12 May 2006
The Maine Supreme Judicial Court has ruled unanimously in favor of the Pleasant Point Passamaquoddy Reservation in a request by two newspapers, The Quoddy Tides and the Bangor Daily News, for access to tribal council meetings and documents that concern negotiations for the development of a liquefied natural gas (LNG) terminal on tribal land. The newspapers had appealed a superior court judgment that the newspapers did not have access to meetings of the tribal council with LNG developer Quoddy Bay LLC or documents relating to the negotiations of a land lease for the LNG terminal.
In the May 8 decision, the court upheld a December 29 ruling by Superior Court Justice Thomas Humphrey, who had concluded that the reservation "acts in a governmental capacity when it regulates its land but acts in a business capacity when it merely leases the land." In 2001, the Maine supreme court had ruled in favor of several paper companies that sought access to water quality documents from the Penobscot Nation and the Passamaquoddy Tribe. In its decision, the court laid out a four-part test for determining the applicability of state laws to the tribes, since a tribe may act in various distinct capacities as a sovereign nation, a person, a business corporation or a municipal government. When the tribe is acting as a government, then the Maine Freedom of Access Act (FOAA) may apply.
In its decision concerning the LNG proposal, the supreme court found that the tribal actions did not include any of the core determining aspects of governing, such as taxation, regulation or permitting, and lawmaking or law enforcement. Writing for the court, Chief Justice Leigh Saufley wrote, "Contrary to the newspapers' argument, the covenants in the lease regarding environmental and related impacts do not reflect municipal regulation, but set forth the contractual obligations of the parties to the lease. They are the sort of restrictions or conditions that could be insisted on by any commercial/industrial landlord, especially one that wants to maintain good relations with the surrounding communities and a safe environment for the many people (including tribal members) who live in close proximity to the lease site."
The newspapers also pointed to the referendum held by the Pleasant Point governor and council that endorsed their negotiations with Quoddy Bay as another indication of municipal governance. However, the justices observed, "Non-governmental organizations govern themselves through votes of their members in some situations. For example, as the reservation points out, business corporations often hold shareholder votes."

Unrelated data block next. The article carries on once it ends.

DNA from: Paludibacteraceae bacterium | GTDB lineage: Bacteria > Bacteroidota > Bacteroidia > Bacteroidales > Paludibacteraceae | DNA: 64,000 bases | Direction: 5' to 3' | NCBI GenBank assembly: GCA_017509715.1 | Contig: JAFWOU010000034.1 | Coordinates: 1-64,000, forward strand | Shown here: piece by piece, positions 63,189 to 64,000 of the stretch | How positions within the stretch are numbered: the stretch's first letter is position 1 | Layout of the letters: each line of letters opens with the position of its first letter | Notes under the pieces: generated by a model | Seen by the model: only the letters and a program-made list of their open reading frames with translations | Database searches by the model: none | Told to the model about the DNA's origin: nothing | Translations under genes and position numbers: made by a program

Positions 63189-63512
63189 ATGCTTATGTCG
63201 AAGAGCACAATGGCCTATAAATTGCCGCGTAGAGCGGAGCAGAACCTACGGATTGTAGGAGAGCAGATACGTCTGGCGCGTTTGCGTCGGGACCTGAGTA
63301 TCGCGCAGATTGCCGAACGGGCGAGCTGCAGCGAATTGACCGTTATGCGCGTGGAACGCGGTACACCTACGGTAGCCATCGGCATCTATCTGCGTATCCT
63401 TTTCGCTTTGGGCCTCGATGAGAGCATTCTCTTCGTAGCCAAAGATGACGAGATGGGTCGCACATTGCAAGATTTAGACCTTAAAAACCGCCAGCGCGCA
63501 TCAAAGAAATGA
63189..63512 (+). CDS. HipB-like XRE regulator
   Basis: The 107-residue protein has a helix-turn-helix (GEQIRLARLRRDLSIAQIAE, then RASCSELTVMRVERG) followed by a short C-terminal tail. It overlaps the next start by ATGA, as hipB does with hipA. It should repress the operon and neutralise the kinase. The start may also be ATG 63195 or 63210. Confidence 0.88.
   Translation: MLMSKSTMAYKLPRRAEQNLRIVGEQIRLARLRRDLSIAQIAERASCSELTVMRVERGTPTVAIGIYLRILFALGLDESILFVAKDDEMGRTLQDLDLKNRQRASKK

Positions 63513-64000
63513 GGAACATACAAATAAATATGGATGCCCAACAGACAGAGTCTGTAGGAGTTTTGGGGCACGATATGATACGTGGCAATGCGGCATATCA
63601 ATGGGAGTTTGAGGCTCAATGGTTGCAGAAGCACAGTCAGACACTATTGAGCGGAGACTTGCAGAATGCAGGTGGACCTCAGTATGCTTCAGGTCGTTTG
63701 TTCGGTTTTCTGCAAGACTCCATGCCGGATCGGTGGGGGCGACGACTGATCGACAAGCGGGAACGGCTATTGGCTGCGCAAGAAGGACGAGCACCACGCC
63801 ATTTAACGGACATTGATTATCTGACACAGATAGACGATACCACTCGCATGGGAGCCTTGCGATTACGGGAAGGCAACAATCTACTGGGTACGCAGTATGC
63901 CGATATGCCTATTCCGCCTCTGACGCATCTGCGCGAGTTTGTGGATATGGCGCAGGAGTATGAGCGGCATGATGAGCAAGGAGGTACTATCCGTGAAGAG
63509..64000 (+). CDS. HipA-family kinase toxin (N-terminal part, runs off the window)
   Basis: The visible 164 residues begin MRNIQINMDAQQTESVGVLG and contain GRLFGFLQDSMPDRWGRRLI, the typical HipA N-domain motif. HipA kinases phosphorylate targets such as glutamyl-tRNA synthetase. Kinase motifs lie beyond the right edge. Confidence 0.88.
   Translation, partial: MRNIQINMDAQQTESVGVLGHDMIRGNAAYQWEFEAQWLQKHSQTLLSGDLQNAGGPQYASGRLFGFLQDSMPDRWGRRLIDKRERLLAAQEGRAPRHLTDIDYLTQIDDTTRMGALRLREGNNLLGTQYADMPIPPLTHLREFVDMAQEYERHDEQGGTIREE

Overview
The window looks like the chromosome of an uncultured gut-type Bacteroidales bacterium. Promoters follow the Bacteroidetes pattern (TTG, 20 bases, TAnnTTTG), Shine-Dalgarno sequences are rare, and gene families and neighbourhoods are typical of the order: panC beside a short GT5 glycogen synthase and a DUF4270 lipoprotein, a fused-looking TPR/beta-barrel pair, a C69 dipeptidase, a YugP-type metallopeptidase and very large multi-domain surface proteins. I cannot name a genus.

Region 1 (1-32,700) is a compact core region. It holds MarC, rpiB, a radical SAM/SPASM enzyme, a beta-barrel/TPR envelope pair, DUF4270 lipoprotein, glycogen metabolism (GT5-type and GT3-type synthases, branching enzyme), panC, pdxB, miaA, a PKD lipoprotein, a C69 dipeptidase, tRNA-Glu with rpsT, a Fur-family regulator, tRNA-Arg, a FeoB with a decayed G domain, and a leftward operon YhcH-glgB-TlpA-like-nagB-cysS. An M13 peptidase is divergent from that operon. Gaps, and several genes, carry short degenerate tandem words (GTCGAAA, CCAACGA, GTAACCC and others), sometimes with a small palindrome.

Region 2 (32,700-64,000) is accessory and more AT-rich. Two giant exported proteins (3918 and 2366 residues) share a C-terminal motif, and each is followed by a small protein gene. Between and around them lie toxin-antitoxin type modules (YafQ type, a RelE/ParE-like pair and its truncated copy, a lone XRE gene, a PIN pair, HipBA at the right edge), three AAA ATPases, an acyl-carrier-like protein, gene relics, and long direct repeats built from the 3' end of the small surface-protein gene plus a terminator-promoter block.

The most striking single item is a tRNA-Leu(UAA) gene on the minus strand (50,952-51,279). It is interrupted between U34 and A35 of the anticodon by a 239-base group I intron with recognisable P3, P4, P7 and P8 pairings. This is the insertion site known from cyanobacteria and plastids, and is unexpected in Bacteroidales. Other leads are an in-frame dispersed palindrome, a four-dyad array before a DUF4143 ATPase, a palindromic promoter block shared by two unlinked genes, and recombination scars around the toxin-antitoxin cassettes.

The degree of public interest is a factor of little or no importance in determining in what capacity a tribe has acted, the court's decision states. The potential effect that a tribal activity may have on persons outside the tribe also is not a factor concerning the municipal-capacity question, "although it is relevant to whether the activity at issue is an 'internal tribal matter.'"
The high court justices agreed with the trial court that the reservation's entering into a commercial lease "is more like the profit-making activity of a business corporation than the governmental activity of a municipality. The fact that a municipality like the Town of Harpswell could have entered into a similar lease, and would have been subject to FOAA in doing so, cannot be determinative because Harpswell is a municipality at all times and for all purposes, while the reservation is not."
Finally, the justices stated that public policy does not require that the reservation be subject to FOAA, since "under the delicate balance of interests embodied in the [Indian Claims] Settlement Act and the Maine Implementing Act, the tribes have more autonomy than towns in many respects." The decision states, "Although the newspapers' desire to promote public access to information on issues of public concern is commendable, their free access rights under FOAA are generally limited to 'the transaction of public or governmental business.'"
© 2006 The Quoddy Tides
Article republished on Save Passamaquoddy Bay website with permission.